slowster wrote:The point of buying insurance is peace of mind that there will be cover if the worst happens, so if my planned tour included such off road cycling, then I would select the cross country mountain biking option and pay the higher price. Alternatively you could contact the insurers and ask for clarification of the issue before going on your holiday.
I could, but doubt that I'd get a sensible answer from the call-centre or chat-person, who will have no appreciation of the differences between the two uses of a MTB their employer is wisely differentiating between. It's useful to ask questions, but only as a short-cut to the appropriate part of the small-print, which these people know like the backs of their hands. But further than that, their script will not allow them to tread. When the questions get deeper, their script will doubtless tell them to suggest the higher cover. So I'm not going to delve any deeper, because I doubt that I'll get a better-infomed answer than I can from reading the small-print myself.
My point is, most insurances tar all use of a mountain-bike with the same danger-sport brush, so that even if you're using a mountain-bike as a touring bike, you can't be sure you're covered. This insurer apparently knows enough about cycle-touring not to do that. I would go so far as to suggest they realise that the kind of cycle-tourist (A) who uses a modified MTB and diverts onto bridleways rather than ride on horribly hazardous A-roads, is much less likely to cost them a very expensive medical emergency than (B) who uses what I call a 'de-tuned racing bike' and is wedded to tarmac! So the last thing they want to do is discourage type (A) from buying their cover.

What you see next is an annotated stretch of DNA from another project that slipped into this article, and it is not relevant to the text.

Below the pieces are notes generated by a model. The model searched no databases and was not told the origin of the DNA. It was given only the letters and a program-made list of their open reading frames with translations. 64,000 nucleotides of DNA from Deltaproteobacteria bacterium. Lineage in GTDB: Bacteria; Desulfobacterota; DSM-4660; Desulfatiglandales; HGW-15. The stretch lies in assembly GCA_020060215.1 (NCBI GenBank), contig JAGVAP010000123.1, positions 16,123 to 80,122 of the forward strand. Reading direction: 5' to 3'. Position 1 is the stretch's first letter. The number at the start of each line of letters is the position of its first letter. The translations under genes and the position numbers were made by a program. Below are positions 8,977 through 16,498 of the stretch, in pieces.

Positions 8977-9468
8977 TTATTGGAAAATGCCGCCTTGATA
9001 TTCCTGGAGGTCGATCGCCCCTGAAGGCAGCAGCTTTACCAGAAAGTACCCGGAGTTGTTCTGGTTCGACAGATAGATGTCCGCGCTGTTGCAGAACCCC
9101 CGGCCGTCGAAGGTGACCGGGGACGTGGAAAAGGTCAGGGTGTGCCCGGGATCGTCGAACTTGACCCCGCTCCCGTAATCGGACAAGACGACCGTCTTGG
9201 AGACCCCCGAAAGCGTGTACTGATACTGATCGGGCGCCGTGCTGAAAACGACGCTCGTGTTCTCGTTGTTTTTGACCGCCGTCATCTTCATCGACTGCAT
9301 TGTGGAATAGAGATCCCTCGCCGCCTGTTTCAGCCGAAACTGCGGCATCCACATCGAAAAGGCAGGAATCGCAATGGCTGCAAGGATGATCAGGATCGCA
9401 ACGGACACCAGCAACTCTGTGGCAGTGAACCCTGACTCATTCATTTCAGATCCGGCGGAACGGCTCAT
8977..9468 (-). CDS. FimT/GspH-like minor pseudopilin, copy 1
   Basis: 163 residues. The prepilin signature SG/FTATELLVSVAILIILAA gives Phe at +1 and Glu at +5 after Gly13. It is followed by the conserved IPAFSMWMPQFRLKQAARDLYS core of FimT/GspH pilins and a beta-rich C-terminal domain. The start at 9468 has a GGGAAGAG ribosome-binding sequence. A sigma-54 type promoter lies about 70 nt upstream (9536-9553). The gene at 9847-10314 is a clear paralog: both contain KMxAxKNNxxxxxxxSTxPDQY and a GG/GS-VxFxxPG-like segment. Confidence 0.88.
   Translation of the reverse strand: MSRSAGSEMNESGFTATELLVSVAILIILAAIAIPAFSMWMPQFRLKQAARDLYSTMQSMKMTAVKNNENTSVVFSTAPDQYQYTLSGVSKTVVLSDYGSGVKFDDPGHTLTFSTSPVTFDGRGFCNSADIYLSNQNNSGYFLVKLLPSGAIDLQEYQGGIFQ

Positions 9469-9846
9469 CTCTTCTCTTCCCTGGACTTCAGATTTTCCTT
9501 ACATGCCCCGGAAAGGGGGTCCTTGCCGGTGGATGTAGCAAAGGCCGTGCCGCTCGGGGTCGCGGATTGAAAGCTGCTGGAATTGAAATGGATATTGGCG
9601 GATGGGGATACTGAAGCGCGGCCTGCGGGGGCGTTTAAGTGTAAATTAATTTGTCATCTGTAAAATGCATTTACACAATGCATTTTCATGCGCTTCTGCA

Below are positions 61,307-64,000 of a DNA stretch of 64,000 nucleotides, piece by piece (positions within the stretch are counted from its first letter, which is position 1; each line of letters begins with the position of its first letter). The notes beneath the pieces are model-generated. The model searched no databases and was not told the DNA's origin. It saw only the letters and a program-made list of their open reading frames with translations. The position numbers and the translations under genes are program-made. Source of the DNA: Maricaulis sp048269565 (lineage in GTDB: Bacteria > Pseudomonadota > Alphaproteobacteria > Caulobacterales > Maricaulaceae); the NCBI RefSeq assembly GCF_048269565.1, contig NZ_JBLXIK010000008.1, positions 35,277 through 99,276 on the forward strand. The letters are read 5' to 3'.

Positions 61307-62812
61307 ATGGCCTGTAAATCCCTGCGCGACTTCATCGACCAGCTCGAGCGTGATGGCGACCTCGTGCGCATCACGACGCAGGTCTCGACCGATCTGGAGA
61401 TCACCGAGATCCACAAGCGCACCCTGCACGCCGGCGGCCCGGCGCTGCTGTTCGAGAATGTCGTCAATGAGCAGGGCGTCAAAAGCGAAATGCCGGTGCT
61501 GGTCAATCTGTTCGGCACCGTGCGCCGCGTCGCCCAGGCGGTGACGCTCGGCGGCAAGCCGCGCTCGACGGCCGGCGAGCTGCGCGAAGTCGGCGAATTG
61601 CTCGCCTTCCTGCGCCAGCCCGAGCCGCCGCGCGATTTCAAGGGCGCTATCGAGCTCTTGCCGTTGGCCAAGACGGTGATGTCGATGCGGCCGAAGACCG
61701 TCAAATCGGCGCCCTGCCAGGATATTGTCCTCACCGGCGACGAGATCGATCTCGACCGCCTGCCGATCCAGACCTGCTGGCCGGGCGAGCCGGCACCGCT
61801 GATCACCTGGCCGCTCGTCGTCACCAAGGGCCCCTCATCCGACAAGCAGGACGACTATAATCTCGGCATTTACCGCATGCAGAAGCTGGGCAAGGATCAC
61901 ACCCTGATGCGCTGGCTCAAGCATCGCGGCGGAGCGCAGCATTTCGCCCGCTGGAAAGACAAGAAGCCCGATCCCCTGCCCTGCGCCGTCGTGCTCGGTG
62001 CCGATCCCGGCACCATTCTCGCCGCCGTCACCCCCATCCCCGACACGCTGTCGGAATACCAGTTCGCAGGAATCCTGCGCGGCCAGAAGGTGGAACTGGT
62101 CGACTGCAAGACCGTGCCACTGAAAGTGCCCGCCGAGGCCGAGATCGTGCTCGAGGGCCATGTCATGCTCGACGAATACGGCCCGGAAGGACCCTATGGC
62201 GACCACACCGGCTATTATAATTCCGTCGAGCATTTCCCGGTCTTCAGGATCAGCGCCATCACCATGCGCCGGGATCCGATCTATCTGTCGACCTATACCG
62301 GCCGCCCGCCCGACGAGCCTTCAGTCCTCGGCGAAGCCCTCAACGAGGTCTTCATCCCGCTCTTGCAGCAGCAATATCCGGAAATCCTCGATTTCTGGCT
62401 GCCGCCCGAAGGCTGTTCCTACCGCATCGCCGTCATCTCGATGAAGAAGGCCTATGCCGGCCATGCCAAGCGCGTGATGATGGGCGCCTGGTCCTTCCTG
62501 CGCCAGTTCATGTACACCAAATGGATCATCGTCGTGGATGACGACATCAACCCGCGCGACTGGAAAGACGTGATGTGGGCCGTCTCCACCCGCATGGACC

As for what constitutes a "cycle path": UK traffic law does not define that term, but calls a purpose-made off road cycle path a 'cycle-track', whilst UK access law gives cycles a right-of-way on byways and paths designated as bridleways, so legally any of those could be called a cycle path.
As for 'Cross Country' neither does that term have any legal definition, but the words would surely suggest (to the "man on the Clapham omnibus" beloved of lawyers) no path at all, but ploughing one's own fresh furrow across the country! Technically the term describes a particular kind of MTB racing, that does follow a designated path, that is designed to challenge the rider with obstacles. And more commonly (but only amongst cyclists) it describes a similar kind of riding just for fun, on the same kinds of paths at trail centres and also public bridleways etc.
Overlap between these two activities occurs when the traffic-avoiding tourist finds himself on a bridleway that is more difficult than he wants, and the cross-country MTBer has to use a 'boring' fire road to get from one bit of knarly singletrack to the next.
I am not going to pay the twice as high insurance premium demanded by the latter activity because I will not knowingly include any really difficult bridlepaths in my itinerary, the mostly road and normal touring nature of which the record of my ride thus far on Strava will confirm. So if I do come to grief on an unexpectedly difficult bit, it will be clear enough that I didn't go looking for trouble (like a cross-country MTBer does), but that trouble found me. Which is what you buy insurance for after all.
Admittedly, there's still a tiny risk that this insurer might worm out of paying up in that extremely rare eventually. But life is not devoid of risk. All one can do is take reasonable precuations. I don't think paying double for extra cover I'm so very unlikely to need is reasonable. You may think otherwise and that is your prerogative.